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Obamacare changes the business of insurance

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The Affordable Care Act is accelerating efforts by the state's largest health insurance company to compete for customers.

Just not in the way you may think.

Horizon Blue Cross Blue Shield of New Jersey is interested in picking up previously uninsured people — the intended goal of the ACA. But the company has been investing millions of dollars the past few years in an attempt to transform itself into a more consumer-oriented company.

Horizon is envisioning a new world where people shop for health insurance plans for themselves and their families — instead of depending on their employer to pick their health plan.

“The ACA is going to heighten this movement towards consumerism, where the individual consumer will make more health care purchasing decisions,” said Christopher Lepre, Horizon's senior vice president of market business units.

The ACA hastened this trend: The new online marketplace where individuals can purchase health plans — at least, in theory, though technical glitches in the healthcare.gov site have stalled this — is envisioned as a consumer shopping experience like buying an airline ticket from Travelocity.

Because of it, Horizon expects to sell more plans directly to consumers.

In some cases, employers will guide their workers to so-called “private exchanges,” where the employers provide a subsidy the employees will use to purchase a plan from a menu of different options.

These private exchanges have begun to emerge nationwide in the last couple of years, and last summer, Horizon launched its own private exchange, Horizon Select, where employers can offer workers a menu of plans.

In some sense, the ACA is a massive, nationwide test of how to go about teaching consumers how to buy health insurance.

“Health insurers like us had to modify and retool our marketing efforts, our products and how we interacted with consumers to become a more consumer-oriented business,” Lepre said. “We had to build our online capabilities so that consumers could come on HorizonBlue.com, compare the plans that Horizon offers and buy a plan directly from Horizon's website.”

Donald Savoy, president of the Florham Park benefits firm Savoy Associates, offered his 85-member staff the Horizon Select program last summer.

He gave each employee the same sum of money to spend, and they went to a website to select among five Horizon plans. More than a quarter of the nearly 60 employees who enrolled chose plans that would not require them to contribute to their premiums.

About 25 employees opted out of Horizon Select because they already had other coverage, generally through a spouse. They, however, still got the stipend, which could help cover the cost of their spouse's premiums or pay for additional products such as dental or long-term disability.

Savoy loves the option. In the past, he said, all employees had to contribute some portion of their premiums. But under the new Horizon Select program, “Some are paying about the same, some are paying more, some are paying less — and some are paying nothing,” he said.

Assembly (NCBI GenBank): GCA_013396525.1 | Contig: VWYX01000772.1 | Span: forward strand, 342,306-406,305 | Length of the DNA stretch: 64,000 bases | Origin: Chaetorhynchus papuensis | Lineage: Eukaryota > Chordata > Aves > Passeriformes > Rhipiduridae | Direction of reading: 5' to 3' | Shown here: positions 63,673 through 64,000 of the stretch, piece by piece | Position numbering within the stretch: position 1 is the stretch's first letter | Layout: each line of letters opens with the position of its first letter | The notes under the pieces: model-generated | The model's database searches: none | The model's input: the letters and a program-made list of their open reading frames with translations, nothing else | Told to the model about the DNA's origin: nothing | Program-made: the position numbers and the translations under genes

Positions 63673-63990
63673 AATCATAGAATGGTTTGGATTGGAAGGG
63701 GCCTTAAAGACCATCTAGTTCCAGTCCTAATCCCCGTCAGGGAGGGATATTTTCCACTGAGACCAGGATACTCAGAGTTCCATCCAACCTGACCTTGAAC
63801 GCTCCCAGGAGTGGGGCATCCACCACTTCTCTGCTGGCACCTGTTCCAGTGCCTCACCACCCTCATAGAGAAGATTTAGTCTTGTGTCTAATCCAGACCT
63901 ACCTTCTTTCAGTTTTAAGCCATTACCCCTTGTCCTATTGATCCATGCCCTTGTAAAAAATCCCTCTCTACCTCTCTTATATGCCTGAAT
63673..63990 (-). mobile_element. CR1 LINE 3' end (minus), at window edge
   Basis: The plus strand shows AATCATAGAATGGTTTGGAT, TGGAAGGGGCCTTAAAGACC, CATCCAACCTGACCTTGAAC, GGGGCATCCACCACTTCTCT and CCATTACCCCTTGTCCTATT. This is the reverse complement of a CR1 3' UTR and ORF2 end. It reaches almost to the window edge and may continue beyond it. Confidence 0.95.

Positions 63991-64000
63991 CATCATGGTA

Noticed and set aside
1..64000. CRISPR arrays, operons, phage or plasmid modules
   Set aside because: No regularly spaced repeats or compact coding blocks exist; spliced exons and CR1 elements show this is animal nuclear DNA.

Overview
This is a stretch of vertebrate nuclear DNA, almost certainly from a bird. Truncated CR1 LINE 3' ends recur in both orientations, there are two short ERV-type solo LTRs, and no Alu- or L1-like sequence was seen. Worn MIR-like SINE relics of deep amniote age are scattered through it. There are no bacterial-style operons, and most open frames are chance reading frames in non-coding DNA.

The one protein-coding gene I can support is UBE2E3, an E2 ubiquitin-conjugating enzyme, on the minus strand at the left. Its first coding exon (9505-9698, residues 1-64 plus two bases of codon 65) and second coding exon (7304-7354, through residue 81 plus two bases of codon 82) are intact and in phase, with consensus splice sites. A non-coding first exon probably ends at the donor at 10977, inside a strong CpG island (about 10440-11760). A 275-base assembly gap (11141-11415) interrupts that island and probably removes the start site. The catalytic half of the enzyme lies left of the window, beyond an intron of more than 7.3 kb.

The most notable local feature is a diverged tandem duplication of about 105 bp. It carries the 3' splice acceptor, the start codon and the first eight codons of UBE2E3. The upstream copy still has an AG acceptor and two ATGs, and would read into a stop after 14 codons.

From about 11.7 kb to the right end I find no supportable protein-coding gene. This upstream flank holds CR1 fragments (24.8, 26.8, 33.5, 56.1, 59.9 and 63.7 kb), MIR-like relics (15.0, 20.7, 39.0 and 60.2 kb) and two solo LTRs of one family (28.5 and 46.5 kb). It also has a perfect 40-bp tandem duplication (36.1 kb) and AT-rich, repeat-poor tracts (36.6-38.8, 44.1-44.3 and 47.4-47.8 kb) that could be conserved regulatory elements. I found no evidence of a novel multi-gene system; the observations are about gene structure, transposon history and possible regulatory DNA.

Horizon Select is a “defined contrition” health program; the contribution by Savoy is fixed and the employee's contribution varies. Savoy said this enables employers to budget future health plan costs.

“For example, I can budget a 5 percent increase in my health plan cost next year, and if it goes up 7 percent, I can pass a 2 percent increase to the employees. This is a mechanism where (the employer) can mitigate some of these wild swings in benefits costs from year to year.”

The healthcare.gov site has gotten off to a rocky start. It launched Oct. 1 for consumers to buy health plans from insurers and, in some cases, qualify for federal subsidies to help them afford coverage. But technical glitches meant few could access the site.

The Obama administration is vowing to fix the glitches, but in the meantime, the Horizon website and those of other health insurers are open for business and ready to sell health plans to consumers.

“The marketing function (of this company) has been completely retooled in the last few years,” Lepre said. “We're doing more consumer research now than this company ever did.”

In the past, Horizon intensively studied the employer group insurance market because Horizon was in the business of selling health plans to employers, who then offered them to their workers. Lepre said Horizon has retooled its market research to be more consumer-focused.

Horizon has plenty of company in its pursuit of the consumer. Another insurer active here, AmeriHealth New Jersey, has a private exchange, MyAHNJ.

“We have seen a lot of interest from small employers across the state since we rolled it out in August,” said Ryan Petrizzi, the director of sales operations and small markets for AmeriHealth NJ. “It's still a little early to give an accurate number on how many employers have signed up. What I can tell you is that we have received a lot of positive feedback from employers who are interested in this new option and view it as a way to offer their employees valuable benefits at an affordable cost.”

E-mail to: beth@njbiz.com
On Twitter: @bethfitzgerald8

Beth Fitzgerald

Beth Fitzgerald

Beth Fitzgerald reports on health care, small business and higher education. She joined NJBIZ in 2008 after a 34-year career at the Star-Ledger and has been reporting on business in New Jersey since 1978. Her email is beth@njbiz.com and she is @bethfitzgerald8 on Twitter.

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